This method will help your dog to learn more quickly.
Positive reinforcement is far more effective than punishment. Although many dog owners believe in harsh consequences, these reactions can lead to fear, avoidance, and aggression rather than learning. When your puppy chews a teething toy, shower him with praise and give him a treat.
These actions will motivate him to continue behaving appropriately.
Methods of Training
Distraction techniques work wonders for puppies because of their short attention spans. When your puppy is chewing furniture or shoes, switch his focus to a teething toy. You can do so by squeaking a chew toy or playing with it yourself.
Then, praise your puppy for biting a chew toy and give him a treat.
Bite control can be a tricky concept for Golden Retriever puppies. Many will learn by playing with other dogs. When they bite too hard, the other dog will stop playing, and the puppy will learn to control his biting.
However, owners can play a role in this learning process as well.
When your puppy bites you during playtime, say “Ow!” in a raised voice. This noise signifies to your puppy that he hurt you. If necessary, stop playing with your puppy for a couple of minutes.
When he has calmed down, you can continue playing.
There are many methods for training Golden Retrievers, and this example shows just one way you might use several techniques to train your dog.
Let’s say that your Golden Retriever puppy bit your hand during playtime. Say, “Ow!” but do not pull your hand away. When he stops biting, state a simple command such as sit.
Praise your puppy for sitting and give him a chew toy.
Resume playtime. If your puppy bites again, stop playing and do not give him any attention. Once he has calmed down, continue to play.
Praise him for playing appropriately as often as possible.
These methods will teach your puppy bite control and show him that playing gently is more fun than biting.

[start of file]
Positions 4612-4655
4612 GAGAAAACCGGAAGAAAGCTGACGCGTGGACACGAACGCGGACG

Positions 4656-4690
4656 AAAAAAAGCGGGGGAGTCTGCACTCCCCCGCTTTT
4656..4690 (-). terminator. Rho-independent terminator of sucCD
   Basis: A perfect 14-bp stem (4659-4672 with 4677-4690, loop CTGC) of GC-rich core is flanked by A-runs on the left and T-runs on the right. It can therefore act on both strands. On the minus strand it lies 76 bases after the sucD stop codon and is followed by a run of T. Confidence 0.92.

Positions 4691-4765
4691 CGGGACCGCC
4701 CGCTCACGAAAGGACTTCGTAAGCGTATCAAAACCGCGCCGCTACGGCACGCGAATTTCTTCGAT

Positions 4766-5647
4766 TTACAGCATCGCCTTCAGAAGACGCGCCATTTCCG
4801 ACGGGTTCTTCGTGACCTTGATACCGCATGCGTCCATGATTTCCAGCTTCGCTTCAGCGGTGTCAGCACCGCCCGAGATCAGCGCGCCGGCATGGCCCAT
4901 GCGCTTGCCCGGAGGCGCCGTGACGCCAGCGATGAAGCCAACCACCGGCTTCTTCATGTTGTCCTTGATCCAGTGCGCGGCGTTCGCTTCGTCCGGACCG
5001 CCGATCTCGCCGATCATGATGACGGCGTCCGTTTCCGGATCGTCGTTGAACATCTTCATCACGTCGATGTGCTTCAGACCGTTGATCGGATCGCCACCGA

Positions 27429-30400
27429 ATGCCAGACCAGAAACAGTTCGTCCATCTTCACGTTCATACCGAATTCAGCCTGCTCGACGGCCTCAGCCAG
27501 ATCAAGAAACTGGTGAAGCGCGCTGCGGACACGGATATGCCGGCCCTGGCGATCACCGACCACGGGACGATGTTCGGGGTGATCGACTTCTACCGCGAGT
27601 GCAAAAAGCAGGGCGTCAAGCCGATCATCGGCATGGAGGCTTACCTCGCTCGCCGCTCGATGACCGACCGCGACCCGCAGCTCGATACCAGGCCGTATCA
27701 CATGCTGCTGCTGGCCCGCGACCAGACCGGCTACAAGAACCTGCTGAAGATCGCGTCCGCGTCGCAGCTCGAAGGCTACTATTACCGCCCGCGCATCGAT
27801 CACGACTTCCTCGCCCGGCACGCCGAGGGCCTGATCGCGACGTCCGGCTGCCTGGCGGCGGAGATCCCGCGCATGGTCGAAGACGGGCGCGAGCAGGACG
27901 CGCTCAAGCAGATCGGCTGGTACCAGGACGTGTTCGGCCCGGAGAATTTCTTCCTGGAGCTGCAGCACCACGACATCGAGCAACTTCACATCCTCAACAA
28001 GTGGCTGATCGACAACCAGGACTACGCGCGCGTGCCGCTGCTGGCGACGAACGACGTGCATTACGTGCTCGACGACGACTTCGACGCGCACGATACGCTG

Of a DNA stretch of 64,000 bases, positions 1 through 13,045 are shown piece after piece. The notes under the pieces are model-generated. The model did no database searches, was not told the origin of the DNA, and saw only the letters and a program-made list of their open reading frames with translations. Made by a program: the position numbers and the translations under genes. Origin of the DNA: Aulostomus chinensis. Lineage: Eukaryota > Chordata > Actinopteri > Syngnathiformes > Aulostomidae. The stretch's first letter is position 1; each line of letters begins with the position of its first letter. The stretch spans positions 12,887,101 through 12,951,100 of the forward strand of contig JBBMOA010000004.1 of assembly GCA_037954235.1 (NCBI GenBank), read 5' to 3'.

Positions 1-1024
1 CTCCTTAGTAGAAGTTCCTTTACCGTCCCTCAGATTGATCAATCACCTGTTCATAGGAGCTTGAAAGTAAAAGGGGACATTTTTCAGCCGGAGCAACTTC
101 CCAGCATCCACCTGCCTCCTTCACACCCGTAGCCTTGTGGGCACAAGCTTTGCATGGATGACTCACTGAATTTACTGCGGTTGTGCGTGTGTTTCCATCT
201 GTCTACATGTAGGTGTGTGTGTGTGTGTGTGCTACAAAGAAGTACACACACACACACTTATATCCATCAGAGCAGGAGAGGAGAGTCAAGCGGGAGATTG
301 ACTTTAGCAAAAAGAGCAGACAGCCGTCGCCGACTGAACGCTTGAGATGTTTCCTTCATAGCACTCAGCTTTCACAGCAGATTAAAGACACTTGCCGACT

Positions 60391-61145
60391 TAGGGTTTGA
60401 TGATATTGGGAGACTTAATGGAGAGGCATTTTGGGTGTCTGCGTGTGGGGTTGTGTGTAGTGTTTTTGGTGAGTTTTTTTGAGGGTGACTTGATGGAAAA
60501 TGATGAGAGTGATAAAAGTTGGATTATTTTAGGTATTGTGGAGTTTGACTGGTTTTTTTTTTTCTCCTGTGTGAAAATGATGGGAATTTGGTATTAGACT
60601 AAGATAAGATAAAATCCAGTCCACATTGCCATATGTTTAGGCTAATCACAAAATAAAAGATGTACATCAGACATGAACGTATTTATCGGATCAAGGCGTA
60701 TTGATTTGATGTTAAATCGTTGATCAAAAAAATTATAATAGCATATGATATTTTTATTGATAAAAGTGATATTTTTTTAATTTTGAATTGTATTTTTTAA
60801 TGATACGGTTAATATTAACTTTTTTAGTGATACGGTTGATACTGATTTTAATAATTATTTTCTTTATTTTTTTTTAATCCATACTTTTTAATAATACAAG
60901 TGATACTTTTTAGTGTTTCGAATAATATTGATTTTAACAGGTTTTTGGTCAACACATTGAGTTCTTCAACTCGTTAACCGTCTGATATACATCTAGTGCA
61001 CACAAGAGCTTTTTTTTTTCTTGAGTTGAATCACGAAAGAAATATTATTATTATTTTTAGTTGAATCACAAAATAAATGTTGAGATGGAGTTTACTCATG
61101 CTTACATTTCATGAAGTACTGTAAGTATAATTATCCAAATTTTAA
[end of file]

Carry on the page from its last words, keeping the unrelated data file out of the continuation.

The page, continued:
Golden Retriever puppies should receive physical and mental exercise daily. If he is alone in the house, provide plenty of toys or raw bones. These objects will keep him busy and give him an outlet when he needs to chew.
Remember to find the appropriate bone size for your dog.
Your Golden Retriever will also love to exercise with you. Daily walks are the perfect way to release your Golden Retriever’s energy and bond with him. Tug-of-war allows your dog to expend lots of energy in very little time, leaving him less energy to chew.
Fetch and hide and seek are great options for exercising your dog’s brain. Hiding treats across the yard for him to find will keep his mind busy and wear him out while he runs and searches for them.
The more tired your dog is, the less likely he will be to chew.
For more information on the exercise needs of your Golden Retriever, check out this guide.
Golden Retriever biting caused by stress or illness should be handled by professionals. Training a dog who is anxious or in pain can be counterproductive and frustrating for you and your dog.
If your Golden Retriever chews when left home alone, he may have separation anxiety. Other dogs are more likely to chew when noise overwhelms them, such as during fireworks displays. Veterinarians can help you choose a treatment for your dog’s anxiety, and effective treatment is likely to reduce his biting.
Dogs who have been abused may benefit from training with a qualified behaviorist or professional trainer.
Likewise, consult a veterinarian if you believe your dog is sick or hurt. Treating this underlying condition should help eliminate biting.
Once you understand why your Golden Retriever bites, you can respond effectively. If your Golden Retriever puppy is teething, he may need some training and chew toys. Adult dogs may need more exercise or a visit to the vet.
Regardless of the method, remember that your dog wants to please you. When you praise him for behaving appropriately, he will strive to do so again. Golden Retrievers are intelligent and eager to please, and they will respond well to consistent, positive training.